HC Deb 19 December 1935 vol 307 cc1928-9

asked the Minister of Labour the percentage increase per shift in miners' wages over 1913 now being paid, and the percentage increase in the index figure for the cost of living for the same period, with similar figures for railway employés?


According to statistics published by the Mines Department, the average earnings (exclusive of allowances in kind) per man-shift worked in the quarter ended 30th June, 1935, was 9s. 2.85d., as compared with 6s. 5¾d. in June, 1914, an increase of about 42 per cent. The average weekly payments (including payments for overtime, Sunday duty, night duty, etc.) to male adults in railway conciliation grades in the week ended 9th March, 1935, according to statistics published by the Ministry of Transport, was 63s. 1d. According to statements made to the Railway National Wages Board by the Railway Companies in 1932, the corresponding figure in 1914 was 28s. 5d. The increase in average weekly wages, calculated from these figures, is thus 122 per cent. The cost of living index number showed an increase, as compared with July, 1914, of 41 per cent. at 1st March, 1935, and of 40 per cent. at 1st June, 1935.

116. Mr. TINKER

asked the Secretary for Mines whether he is aware that colliery workers have long distances to travel to their work and that the travelling expenses for that purpose reduce the wages; and will he say whether this has been considered by his Department so that such fares may be met by the issuing of railway or motor vouchers to those who travel beyond a specified distance?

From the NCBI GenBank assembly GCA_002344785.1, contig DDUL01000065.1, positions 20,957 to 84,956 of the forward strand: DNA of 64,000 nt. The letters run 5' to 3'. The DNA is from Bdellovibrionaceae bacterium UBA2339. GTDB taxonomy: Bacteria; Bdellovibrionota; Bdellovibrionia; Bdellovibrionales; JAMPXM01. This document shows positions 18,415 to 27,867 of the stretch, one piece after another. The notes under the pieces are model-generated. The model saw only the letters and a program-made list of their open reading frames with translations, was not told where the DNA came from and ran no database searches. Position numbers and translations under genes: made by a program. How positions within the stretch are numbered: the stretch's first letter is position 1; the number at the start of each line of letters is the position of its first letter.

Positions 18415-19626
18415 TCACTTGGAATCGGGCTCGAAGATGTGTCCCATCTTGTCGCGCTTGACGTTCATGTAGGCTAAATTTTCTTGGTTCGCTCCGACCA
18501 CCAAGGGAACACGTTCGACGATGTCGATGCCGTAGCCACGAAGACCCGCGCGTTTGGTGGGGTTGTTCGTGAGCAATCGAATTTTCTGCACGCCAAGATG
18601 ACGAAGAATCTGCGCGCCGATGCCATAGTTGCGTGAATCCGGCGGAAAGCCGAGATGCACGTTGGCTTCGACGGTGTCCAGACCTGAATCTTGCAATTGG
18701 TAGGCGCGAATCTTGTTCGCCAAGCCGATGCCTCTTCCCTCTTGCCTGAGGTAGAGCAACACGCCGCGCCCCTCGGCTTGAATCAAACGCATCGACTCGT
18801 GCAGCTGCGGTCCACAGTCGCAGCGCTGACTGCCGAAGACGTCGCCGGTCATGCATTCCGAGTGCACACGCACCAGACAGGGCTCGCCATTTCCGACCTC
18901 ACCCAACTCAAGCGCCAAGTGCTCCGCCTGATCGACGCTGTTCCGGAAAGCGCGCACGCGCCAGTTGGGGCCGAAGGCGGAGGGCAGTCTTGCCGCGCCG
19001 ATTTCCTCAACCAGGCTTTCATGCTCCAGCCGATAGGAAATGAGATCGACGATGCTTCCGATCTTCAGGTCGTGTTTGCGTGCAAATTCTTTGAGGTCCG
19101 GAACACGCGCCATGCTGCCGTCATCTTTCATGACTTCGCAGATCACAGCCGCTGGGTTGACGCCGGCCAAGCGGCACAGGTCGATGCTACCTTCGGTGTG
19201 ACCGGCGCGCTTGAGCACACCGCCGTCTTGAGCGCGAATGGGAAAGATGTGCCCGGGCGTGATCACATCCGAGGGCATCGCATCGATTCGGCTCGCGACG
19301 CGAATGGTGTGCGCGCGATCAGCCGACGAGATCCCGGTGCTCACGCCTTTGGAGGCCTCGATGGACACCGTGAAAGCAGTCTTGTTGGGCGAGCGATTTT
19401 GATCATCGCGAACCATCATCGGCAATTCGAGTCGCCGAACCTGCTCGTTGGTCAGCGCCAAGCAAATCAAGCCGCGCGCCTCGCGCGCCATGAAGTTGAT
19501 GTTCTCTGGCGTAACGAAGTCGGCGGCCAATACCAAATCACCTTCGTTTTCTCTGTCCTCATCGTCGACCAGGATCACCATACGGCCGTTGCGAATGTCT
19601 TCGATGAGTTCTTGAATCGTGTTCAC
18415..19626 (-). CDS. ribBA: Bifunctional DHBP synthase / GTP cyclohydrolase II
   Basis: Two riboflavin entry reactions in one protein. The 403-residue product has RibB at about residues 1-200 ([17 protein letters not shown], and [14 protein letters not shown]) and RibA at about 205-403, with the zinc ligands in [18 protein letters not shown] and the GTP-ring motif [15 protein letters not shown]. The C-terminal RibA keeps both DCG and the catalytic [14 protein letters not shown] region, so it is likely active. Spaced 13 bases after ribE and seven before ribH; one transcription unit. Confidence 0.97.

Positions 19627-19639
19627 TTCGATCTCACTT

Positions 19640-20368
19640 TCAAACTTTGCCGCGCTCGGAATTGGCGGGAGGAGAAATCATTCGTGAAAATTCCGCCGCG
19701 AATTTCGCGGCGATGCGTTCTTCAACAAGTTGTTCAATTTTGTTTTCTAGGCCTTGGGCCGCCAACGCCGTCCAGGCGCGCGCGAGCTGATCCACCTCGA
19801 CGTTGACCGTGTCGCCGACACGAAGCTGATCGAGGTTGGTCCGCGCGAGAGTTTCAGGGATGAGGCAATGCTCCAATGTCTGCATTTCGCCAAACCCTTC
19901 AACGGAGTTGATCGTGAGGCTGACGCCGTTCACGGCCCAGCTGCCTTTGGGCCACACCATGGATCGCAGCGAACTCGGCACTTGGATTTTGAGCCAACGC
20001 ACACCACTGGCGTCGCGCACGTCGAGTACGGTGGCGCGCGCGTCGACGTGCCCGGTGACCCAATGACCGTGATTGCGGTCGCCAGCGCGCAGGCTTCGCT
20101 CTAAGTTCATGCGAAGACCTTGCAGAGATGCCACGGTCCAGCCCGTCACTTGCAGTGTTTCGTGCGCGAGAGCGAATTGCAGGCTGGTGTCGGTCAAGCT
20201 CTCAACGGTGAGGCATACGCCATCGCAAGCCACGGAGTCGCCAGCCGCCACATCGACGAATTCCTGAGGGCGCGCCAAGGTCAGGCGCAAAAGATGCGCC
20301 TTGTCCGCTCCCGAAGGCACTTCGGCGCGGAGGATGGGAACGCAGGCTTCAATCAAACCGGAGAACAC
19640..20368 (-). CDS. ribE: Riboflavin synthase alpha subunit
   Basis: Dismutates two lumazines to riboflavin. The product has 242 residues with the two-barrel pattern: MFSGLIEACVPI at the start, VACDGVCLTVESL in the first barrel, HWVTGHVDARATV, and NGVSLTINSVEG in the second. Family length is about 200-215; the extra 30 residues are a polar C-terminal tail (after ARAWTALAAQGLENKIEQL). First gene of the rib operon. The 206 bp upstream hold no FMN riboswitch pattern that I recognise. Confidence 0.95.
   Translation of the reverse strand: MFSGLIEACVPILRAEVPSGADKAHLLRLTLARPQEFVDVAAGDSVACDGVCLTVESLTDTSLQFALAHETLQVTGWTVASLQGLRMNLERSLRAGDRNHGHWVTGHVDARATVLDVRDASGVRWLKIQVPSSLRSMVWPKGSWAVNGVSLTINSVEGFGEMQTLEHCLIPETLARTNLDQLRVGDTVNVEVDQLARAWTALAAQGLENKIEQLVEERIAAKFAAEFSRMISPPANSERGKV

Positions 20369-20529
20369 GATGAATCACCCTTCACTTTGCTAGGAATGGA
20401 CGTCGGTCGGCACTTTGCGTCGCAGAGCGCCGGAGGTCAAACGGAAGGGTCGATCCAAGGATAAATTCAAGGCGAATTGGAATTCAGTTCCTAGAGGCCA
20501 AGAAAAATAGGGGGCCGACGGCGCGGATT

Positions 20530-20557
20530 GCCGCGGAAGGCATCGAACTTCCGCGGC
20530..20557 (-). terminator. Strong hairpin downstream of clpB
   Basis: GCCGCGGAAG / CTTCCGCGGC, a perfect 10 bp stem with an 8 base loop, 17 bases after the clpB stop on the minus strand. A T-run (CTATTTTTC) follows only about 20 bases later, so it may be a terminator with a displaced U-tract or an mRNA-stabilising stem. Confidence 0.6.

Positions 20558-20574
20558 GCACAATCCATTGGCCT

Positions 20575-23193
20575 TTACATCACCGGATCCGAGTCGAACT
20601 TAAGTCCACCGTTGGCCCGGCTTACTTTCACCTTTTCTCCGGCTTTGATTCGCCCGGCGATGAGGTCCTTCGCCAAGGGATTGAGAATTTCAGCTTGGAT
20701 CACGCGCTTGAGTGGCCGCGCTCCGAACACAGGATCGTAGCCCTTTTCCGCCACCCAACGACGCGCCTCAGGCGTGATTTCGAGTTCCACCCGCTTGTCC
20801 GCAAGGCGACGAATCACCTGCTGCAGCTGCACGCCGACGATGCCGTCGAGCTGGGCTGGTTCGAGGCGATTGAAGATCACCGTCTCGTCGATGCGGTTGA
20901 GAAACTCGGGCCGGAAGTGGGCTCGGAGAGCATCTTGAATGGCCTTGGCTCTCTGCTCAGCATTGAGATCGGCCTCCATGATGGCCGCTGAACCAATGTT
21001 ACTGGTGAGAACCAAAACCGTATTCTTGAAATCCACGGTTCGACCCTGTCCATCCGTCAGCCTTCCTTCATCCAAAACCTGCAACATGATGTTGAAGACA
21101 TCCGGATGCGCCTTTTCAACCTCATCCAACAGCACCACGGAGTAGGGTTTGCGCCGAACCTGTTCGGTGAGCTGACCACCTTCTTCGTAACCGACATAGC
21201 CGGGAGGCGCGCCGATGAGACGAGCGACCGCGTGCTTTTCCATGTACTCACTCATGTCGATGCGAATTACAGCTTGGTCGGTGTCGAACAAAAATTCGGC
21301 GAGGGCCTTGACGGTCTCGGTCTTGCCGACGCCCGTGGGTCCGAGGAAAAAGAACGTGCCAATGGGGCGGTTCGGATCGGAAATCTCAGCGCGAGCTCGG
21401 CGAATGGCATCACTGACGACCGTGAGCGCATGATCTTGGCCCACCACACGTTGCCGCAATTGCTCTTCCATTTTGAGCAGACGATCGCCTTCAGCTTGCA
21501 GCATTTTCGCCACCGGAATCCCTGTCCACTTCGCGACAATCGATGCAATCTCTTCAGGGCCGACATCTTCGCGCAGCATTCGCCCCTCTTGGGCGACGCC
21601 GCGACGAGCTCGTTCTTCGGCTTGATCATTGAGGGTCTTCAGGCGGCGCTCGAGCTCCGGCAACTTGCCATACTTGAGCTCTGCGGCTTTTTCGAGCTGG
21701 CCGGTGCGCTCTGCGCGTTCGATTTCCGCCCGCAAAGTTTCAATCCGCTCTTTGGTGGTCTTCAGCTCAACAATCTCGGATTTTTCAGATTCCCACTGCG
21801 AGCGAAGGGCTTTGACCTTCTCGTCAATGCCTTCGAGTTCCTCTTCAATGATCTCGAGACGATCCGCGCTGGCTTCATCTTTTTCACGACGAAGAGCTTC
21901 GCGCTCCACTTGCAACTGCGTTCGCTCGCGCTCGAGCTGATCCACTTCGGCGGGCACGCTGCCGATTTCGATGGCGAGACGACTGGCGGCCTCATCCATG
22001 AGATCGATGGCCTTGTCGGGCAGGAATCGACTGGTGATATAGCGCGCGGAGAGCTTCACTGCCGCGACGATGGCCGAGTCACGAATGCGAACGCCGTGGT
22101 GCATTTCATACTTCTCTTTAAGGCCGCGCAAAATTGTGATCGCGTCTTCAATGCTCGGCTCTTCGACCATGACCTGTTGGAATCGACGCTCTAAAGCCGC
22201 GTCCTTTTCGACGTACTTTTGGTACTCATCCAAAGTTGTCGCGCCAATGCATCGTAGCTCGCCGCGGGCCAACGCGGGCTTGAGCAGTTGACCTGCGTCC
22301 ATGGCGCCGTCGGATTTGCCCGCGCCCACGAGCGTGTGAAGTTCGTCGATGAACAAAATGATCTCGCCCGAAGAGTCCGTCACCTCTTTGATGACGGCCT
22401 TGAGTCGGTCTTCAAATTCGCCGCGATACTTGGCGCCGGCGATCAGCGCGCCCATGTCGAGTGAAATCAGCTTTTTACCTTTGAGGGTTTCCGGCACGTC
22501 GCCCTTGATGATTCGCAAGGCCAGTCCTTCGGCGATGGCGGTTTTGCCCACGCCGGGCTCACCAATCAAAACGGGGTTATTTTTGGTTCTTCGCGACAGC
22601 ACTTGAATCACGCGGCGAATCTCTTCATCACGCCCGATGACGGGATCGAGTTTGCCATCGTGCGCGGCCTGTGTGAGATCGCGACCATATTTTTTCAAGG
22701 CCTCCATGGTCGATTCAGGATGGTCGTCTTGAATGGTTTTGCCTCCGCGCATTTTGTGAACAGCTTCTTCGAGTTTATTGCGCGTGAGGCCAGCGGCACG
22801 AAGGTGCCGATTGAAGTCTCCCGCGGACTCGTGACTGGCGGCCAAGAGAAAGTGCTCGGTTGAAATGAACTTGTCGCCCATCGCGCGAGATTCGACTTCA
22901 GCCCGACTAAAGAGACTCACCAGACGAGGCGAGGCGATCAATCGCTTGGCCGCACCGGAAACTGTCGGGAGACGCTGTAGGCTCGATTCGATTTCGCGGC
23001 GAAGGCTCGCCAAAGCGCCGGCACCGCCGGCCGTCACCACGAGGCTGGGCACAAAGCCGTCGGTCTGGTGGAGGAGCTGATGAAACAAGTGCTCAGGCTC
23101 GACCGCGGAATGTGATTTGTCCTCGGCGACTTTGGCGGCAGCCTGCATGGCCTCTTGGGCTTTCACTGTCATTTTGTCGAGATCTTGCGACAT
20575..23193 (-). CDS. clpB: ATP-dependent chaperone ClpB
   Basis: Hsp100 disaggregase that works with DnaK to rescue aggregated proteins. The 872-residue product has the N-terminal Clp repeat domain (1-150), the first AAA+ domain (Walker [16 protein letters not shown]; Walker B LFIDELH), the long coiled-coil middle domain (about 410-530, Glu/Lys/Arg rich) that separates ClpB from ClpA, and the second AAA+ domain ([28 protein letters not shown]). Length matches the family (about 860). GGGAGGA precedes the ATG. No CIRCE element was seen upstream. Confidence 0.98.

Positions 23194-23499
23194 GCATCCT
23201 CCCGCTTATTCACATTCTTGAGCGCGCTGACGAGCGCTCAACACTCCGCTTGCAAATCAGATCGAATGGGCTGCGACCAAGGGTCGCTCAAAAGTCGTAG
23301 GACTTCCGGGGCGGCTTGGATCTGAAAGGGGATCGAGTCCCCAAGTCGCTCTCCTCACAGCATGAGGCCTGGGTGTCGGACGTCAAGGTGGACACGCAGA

The SECRETARY for MINES (Captain Crookshank)

I am, of course, aware that many colliery workers have to travel considerable distances to their work, as also have many other workers, but I am not clear how the hon. Member suggests that the cost of the proposed vouchers should be met. If it is suggested that it should come out of the funds available within the industry for wages purposes, it appears to be a question for discussion between owners and workmen within the industry.


The question was put down to the Minister of Labour and passed on to the Minister of Mines.


asked the Secretary for Mines, in view of his assurance that he intends to see that a fair pit-head price is taken as a basis for the wages ascertainment, what form of investigation is intended to detect and prevent the concealment of the true pithead price by the method of forming intermediary selling companies?


I have nothing to add to the reply which I gave yesterday to a question on this subject by my hon. Friend the Member for South Croydon (Mr. H. G. Williams).


Is the hon. and gallant Gentleman aware that the question deals only with subsidiary companies of the collieries, and that the ascertainment price is equally concealed by the common interests of directors in the collieries and in the selling companies. Could I have an answer?


asked the Secretary for Mines whether, in view of the disparities of the figures of costs, wages, prices, etc., issued by coal-owners' and coalminers' organisations, respectively, and the necessity of giving the public accurate statistics upon which to base their judgment on the present dispute, he will consider appointing a small accountants' committee of inquiry to examine and report quickly upon the facts in question?


No, Sir, and perhaps the hon. Member will be good enough to refer to the answer which I gave on 17th December to the hon. and gallant Member for Islington, North (Colonel Goodman), of which I am sending him a copy.